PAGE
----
Greenland Plaza Reflects Well On China’s Green Plans

At night, the new 60-story Zhengzhou Greenland Plaza tower may seem like an energy hog, lit up like a blazing beacon over the Henan Province countryside. But much of that luminescence comes from a network of sun-catching panels that cover its surface to direct natural daylight into the interior to reduce energy costs.

Now the tallest building in the industrial city of Zhengzhou, China, the Greenland Plaza tower is now the focal point of a new 45-square-mile mixed-use business district called Zhengdong New Town, which will include offices, hotels, retail shops, parks, a new artificial lake and residential space to house 1.5 million people.

The recently completed Greenland Tower in Zhengzhou, China, shines brightly at night with its reflective window panels. Image via SOM.

The recently completed Greenland Tower in Zhengzhou, China, shines brightly at night with its reflective window panels. Image via SOM.

Designed by Skidmore, Owings & Merrill (SOM), the circular skyscraper is sheathed in a grid of horizontal aluminum slats that bend slightly outward from the curtain wall glass skin. These panels are precisely angled to bounce the maximum amount of sunlight into the building so that, even on cloudy days, workers and guests will hardly need to use electric lighting.

A closer look at the adjustable aluminum slats on the tower's windows, which reflect sunlight into the interior. Image via SOM.

A closer look at the adjustable aluminum slats on the tower’s windows, which reflect sunlight into the interior. Image via SOM.

When viewed from below, the reflective panels obscure most of the windows, yet they are positioned to provide sweeping views for people inside the building, as well as shade from direct sunlight to reduce excessive solar gain. This arrangement creates the impression of a uniform reflective façade seen from ground level, providing a dramatic glowing effect at night when the panels are lit from below.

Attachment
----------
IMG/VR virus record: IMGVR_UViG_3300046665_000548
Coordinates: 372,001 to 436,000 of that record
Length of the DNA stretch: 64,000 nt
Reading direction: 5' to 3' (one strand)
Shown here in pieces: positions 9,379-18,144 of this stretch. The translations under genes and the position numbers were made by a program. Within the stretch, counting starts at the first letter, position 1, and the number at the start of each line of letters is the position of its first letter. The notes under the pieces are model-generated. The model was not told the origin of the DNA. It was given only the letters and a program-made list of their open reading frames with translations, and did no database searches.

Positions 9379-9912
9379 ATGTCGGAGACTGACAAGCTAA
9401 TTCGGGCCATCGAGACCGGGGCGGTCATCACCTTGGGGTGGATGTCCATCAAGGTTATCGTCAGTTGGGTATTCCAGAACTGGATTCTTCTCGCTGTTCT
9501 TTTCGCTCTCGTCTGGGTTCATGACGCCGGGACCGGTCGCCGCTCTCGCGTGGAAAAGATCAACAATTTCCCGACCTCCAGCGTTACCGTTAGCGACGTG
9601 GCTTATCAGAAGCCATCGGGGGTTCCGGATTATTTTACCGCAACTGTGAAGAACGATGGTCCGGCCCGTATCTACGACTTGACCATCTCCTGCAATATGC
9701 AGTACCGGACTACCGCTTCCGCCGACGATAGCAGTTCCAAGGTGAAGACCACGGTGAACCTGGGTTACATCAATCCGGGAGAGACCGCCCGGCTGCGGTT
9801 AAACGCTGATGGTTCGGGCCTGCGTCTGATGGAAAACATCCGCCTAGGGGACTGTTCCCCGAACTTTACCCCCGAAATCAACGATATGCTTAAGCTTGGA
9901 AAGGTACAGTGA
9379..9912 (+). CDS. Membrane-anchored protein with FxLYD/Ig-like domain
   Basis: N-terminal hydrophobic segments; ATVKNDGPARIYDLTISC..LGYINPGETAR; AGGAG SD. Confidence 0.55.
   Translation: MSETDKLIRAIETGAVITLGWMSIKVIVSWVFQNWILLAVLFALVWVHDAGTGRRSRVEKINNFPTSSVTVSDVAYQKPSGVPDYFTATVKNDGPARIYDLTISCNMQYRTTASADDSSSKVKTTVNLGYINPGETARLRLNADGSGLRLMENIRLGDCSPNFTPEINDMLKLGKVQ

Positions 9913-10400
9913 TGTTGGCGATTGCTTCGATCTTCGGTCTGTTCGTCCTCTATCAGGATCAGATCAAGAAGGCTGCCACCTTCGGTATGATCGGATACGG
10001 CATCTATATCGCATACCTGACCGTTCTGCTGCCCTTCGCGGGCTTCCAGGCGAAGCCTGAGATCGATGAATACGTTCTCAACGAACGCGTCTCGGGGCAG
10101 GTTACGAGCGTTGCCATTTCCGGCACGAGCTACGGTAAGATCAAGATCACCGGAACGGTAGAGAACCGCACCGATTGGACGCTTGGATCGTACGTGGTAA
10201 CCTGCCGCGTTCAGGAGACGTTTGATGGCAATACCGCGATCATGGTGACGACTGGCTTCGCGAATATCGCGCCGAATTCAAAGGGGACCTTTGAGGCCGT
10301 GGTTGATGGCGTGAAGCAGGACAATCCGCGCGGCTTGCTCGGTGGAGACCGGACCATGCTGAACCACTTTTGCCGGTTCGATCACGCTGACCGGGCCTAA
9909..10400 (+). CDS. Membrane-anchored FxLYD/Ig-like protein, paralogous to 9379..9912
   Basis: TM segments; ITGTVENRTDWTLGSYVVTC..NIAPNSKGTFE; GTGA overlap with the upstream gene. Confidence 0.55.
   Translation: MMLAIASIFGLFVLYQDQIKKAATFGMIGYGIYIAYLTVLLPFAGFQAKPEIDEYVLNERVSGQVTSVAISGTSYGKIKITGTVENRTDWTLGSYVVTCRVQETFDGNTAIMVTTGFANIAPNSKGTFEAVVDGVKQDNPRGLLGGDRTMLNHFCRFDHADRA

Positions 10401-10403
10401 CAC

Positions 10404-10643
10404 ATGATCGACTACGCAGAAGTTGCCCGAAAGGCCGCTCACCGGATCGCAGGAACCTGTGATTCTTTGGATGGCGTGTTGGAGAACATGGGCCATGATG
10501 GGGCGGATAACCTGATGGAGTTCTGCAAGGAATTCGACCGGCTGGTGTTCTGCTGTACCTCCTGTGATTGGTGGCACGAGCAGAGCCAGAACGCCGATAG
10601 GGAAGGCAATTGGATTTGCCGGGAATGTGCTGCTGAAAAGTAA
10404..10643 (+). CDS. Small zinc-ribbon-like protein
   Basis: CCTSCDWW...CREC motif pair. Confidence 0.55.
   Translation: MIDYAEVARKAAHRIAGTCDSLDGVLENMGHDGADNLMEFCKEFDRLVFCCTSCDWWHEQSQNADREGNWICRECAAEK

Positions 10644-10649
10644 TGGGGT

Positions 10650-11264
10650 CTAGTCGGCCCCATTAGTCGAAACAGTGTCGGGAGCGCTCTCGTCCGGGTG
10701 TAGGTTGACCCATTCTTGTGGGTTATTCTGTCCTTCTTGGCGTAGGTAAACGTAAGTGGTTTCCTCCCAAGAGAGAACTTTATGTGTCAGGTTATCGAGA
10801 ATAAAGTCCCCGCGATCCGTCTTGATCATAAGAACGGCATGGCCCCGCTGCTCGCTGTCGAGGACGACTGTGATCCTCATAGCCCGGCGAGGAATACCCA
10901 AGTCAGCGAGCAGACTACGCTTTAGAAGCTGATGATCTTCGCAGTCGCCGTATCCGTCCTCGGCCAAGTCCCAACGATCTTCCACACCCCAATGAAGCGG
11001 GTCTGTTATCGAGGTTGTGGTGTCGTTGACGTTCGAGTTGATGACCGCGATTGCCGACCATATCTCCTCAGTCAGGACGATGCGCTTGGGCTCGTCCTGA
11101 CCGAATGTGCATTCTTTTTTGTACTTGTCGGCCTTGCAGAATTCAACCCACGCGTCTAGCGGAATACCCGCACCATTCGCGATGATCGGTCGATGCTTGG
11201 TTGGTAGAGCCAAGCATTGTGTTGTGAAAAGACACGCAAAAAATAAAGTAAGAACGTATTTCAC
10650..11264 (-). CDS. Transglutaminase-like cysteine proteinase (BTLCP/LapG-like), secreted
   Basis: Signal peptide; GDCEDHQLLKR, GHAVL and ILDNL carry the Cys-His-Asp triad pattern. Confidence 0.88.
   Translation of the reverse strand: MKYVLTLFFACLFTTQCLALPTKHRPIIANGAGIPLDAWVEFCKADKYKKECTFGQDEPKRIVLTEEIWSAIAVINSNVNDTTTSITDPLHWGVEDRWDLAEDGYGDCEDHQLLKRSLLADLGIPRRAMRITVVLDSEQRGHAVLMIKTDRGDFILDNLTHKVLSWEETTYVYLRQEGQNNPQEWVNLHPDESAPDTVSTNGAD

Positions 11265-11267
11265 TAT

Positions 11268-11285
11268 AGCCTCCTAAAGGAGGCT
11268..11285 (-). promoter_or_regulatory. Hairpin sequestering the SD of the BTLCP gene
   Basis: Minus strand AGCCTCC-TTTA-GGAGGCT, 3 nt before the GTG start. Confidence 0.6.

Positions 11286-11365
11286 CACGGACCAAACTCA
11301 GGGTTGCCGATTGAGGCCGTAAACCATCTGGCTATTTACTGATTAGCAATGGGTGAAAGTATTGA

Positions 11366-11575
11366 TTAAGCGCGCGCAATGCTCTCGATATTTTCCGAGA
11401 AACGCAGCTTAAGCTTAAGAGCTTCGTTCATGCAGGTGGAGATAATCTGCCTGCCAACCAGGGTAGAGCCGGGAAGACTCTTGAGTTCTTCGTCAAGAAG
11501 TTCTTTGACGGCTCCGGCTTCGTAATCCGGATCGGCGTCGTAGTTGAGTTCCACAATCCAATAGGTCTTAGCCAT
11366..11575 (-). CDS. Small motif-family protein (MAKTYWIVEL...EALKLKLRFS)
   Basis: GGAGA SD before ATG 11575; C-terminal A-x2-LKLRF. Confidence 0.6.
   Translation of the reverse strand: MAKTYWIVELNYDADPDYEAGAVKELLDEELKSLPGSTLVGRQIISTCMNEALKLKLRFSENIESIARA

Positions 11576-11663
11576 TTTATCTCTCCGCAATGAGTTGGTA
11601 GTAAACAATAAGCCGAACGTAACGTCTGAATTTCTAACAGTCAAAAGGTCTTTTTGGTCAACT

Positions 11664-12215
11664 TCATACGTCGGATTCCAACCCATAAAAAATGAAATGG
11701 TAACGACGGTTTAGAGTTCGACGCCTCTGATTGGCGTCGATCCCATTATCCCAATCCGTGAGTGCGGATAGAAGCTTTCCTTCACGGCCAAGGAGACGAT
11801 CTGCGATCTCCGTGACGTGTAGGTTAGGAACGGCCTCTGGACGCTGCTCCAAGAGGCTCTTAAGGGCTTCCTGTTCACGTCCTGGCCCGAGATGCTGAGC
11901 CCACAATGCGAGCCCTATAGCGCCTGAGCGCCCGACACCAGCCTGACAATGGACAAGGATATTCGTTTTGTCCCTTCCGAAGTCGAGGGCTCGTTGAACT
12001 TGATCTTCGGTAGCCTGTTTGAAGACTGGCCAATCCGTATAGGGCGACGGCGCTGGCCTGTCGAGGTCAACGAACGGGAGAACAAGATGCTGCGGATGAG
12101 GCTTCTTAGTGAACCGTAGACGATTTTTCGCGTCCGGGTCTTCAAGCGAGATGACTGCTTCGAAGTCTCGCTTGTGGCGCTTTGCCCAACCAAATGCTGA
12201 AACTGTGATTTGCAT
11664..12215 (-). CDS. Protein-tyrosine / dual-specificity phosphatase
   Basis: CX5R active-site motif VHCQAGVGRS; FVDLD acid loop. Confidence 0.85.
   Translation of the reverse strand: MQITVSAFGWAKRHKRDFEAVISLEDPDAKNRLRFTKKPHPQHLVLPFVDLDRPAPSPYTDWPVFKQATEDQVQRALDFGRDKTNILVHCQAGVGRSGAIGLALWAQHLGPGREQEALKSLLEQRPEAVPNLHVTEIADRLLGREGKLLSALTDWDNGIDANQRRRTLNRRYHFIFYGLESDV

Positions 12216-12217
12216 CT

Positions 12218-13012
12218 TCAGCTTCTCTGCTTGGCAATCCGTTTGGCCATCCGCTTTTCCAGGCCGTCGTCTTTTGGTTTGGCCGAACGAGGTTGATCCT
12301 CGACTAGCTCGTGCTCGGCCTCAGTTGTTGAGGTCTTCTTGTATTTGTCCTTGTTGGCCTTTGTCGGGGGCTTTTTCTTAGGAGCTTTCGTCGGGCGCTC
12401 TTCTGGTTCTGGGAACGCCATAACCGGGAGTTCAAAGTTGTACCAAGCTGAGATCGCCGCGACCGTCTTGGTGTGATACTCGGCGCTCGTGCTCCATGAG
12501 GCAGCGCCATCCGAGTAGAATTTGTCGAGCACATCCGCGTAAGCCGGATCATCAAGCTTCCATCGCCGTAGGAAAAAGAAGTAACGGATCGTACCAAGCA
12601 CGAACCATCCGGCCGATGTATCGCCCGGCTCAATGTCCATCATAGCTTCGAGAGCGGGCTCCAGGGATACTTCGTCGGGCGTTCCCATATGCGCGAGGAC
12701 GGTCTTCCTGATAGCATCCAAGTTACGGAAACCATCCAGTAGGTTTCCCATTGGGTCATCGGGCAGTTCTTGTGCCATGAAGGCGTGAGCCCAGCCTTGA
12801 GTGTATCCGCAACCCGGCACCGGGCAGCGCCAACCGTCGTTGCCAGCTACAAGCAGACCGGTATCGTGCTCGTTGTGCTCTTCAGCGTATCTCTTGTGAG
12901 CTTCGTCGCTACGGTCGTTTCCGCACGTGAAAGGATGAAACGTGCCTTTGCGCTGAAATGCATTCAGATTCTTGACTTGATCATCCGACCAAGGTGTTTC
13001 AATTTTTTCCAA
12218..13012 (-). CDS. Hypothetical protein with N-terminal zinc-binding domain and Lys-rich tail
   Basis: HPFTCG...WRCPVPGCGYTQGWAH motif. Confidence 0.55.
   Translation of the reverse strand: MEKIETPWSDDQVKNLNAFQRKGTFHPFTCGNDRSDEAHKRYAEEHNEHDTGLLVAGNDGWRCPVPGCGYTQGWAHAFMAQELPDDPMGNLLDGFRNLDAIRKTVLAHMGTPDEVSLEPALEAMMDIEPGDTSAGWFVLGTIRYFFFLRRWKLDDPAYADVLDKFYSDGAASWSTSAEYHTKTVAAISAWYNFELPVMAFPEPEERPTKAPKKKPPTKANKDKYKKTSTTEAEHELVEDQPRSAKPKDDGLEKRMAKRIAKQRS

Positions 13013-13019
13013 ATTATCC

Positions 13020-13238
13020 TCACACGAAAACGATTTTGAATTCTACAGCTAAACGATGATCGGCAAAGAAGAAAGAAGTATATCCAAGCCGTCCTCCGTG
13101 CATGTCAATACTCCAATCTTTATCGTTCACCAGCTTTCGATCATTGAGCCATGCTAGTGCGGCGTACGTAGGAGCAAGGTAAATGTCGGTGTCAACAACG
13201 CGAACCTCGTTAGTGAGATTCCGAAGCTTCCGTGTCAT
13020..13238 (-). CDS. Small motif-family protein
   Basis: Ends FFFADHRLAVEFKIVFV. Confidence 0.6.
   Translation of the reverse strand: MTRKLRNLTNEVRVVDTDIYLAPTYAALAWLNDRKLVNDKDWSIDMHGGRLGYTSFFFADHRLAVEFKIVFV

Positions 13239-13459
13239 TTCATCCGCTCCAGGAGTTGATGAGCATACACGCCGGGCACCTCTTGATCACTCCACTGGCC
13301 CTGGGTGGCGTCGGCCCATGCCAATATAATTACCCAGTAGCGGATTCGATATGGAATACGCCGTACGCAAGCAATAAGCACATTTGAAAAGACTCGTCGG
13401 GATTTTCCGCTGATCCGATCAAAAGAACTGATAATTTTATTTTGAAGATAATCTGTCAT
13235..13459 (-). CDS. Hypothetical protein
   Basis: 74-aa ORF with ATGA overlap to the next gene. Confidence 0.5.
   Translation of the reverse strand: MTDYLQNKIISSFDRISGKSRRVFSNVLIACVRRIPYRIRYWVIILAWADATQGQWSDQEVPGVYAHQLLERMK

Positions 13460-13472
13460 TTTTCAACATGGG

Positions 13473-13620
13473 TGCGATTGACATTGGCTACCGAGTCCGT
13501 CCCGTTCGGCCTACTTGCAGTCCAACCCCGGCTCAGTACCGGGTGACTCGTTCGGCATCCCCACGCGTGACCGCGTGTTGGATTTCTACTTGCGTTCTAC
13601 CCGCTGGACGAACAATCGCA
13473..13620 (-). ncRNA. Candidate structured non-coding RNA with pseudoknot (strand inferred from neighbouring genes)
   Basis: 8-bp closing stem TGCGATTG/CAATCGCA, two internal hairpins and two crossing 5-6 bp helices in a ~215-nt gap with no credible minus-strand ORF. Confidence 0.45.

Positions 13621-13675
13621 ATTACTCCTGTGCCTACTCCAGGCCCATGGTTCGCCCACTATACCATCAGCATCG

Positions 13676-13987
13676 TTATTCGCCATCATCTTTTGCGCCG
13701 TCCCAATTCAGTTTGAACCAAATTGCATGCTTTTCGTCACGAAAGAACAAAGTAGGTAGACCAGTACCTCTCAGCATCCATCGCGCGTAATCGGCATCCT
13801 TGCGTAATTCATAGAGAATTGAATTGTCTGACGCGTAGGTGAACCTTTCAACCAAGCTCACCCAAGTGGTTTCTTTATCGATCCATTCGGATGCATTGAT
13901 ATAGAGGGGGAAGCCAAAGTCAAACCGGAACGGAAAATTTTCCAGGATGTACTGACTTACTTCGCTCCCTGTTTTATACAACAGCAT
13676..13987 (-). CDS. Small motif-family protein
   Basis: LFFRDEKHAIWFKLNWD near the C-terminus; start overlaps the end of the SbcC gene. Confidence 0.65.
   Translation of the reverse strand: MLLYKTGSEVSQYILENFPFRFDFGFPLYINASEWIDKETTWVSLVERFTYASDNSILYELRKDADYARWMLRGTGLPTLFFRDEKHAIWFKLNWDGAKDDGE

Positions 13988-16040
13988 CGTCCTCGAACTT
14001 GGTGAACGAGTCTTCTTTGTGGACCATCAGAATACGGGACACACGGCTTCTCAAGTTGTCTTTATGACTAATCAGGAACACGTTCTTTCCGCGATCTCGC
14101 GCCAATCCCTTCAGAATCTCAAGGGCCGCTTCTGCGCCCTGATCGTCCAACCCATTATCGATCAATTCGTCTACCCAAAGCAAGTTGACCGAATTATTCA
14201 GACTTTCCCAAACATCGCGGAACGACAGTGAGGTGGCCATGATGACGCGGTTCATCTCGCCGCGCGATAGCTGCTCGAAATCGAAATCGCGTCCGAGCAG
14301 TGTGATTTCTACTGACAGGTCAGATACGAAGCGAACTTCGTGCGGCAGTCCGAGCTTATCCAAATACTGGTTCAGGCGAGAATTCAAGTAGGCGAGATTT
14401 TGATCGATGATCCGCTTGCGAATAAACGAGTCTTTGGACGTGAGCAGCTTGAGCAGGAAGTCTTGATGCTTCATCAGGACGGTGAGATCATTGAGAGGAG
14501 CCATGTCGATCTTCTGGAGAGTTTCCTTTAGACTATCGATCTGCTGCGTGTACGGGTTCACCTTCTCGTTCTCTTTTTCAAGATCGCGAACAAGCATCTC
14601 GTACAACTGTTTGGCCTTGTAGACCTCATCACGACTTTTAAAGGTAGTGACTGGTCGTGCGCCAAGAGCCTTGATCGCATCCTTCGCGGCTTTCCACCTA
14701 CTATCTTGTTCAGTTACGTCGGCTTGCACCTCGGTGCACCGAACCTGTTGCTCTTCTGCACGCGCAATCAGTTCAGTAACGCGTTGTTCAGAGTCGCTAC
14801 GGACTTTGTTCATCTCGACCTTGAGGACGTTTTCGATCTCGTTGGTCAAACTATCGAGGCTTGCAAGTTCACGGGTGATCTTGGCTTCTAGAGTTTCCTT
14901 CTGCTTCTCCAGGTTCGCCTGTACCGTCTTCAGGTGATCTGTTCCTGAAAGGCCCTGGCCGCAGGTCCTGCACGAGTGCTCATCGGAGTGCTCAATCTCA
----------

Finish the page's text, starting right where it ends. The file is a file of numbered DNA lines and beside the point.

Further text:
A heliostat spire on the roof also directs sunlight down the length of the the 60-story tower's central atrium. Image via SOM.

A heliostat spire on the roof also directs sunlight down the length of the the 60-story tower’s central atrium. Image via SOM.

On the roof, the feathery structure isn’t the usual vanity spire seen on most buildings to set height records — this mast actually has a function. A series of reflective aluminum panels called a heliostat will direct sunlight down through a glass roof into a central atrium that runs the entire length of the 920-foot tower, providing additional natural light.

A vertical view up through the central atrium during constructions shows how natural light will be drawn into the interior. Image via SOM.

A vertical view up through the central atrium during constructions shows how natural light will be drawn into the interior. Image via SOM.

Computer-controlled sensors throughout the structure will regulate light levels in the atrium and activate electric lights on dimmer switches to ensure proper illumination throughout the day and evening, enabling the atrium to consume less energy and generate less heat annually, SOM says.

Most of the lower floors of the 2.5 million-square-foot tower are set aside for mixed retail and commercial office space while the gently tapered upper floors are reserved for the five-star, 453-room New Zhengzhou Hotel, which will include a revolving restaurant on the top floor.

Randy Woods is a Seattle-based writer and editor with 20+ years of experience in the business publishing world. A former managing editor of Seattle Business, iSixSigma, Claims and Waste Age magazines, he has covered topics that include newspaper publishing, entrepreneurism, green businesses, insurance, environmental protection and garbage hauling (yes, really). He also contributes to the Career Center Blog for The Seattle Times and edits a photography magazine called PhotoMedia. When not working, he likes to hide out in Seattle movie theaters and attend film festivals—even on sunny days.